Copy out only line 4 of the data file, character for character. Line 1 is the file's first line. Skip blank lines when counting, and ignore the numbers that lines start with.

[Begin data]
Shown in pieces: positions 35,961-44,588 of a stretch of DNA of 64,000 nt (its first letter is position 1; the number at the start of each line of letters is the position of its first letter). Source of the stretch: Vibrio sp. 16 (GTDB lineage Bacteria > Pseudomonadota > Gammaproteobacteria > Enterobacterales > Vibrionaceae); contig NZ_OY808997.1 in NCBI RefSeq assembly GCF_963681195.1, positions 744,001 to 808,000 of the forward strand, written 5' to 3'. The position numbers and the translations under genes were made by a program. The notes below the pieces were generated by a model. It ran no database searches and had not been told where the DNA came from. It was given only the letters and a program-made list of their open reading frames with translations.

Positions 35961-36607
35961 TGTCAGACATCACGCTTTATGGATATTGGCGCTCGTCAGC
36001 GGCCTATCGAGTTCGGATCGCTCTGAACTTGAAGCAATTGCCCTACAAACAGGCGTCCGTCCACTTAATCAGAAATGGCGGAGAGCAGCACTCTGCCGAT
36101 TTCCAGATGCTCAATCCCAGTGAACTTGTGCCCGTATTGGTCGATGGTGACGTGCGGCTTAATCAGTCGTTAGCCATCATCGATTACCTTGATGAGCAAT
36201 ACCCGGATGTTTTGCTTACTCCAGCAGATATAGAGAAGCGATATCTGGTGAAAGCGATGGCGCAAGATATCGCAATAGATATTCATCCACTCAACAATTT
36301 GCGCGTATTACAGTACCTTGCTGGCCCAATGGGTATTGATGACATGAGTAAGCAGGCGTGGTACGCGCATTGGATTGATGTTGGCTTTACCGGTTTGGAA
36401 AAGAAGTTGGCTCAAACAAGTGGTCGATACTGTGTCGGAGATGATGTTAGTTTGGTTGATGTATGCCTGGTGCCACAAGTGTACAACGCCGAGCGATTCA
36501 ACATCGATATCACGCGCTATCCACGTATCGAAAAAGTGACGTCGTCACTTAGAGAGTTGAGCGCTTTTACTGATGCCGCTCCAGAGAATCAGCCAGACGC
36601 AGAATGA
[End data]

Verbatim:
36001 GGCCTATCGAGTTCGGATCGCTCTGAACTTGAAGCAATTGCCCTACAAACAGGCGTCCGTCCACTTAATCAGAAATGGCGGAGAGCAGCACTCTGCCGAT